Uploading CARs and user generated CIDs

TL;DR: CARs are a great way to ensure end-to-end integrity for user uploads, but working with them is hard and they aren’t broadly supported.

Why CAR uploads matter?

As part of the Dapps Working Group, we spend a lot of time thinking and providing tooling to make verified retrieval the norm.

However, verified retrieval of CIDs is only half of the full picture. The other side includes creating and onboarding content addressable data.

The lifecycle of data on IPFS starts with the data getting “merkelised” (for lack of a better term), i.e., chunked and transformed into a DAG with a root CID.

When working with user authored data, i.e. in apps and dapps, there’s a strong motivation to have the CID generated as close as possible to the user, i.e. in the browser to ensure end-to-end integrity and reduce trust on “trusted servers” to generate the CID.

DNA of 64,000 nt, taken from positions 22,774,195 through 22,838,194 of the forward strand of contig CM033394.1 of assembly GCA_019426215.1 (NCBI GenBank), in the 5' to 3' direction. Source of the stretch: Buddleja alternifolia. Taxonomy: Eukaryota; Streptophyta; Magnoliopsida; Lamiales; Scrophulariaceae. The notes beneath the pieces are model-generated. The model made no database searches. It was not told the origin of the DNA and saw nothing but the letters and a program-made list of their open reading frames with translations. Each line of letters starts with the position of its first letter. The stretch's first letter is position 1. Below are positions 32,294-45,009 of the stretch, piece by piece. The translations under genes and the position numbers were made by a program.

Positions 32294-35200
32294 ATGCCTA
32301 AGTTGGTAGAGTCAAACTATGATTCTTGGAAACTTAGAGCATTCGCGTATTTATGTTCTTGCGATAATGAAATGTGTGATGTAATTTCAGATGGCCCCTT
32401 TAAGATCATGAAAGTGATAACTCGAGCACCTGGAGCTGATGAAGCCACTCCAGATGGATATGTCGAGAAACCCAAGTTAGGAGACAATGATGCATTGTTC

The web3.storage team has championed this approach, which is not without its challenges, especially if you’re working with larger files that have to be merkelised on the user frontend. In fact, they’ve gone to lengths to make this approach work even for large files by merkelising and uploading incrementally in streaming style, so that you don’t exhaust memory.

This has been a net win for the ecosystem!

I don’t want to just falsely paint a rosy picture, because we still have more progress to make, and I’m not 100% certain on the best way to move forward. So I’ll just share my experience.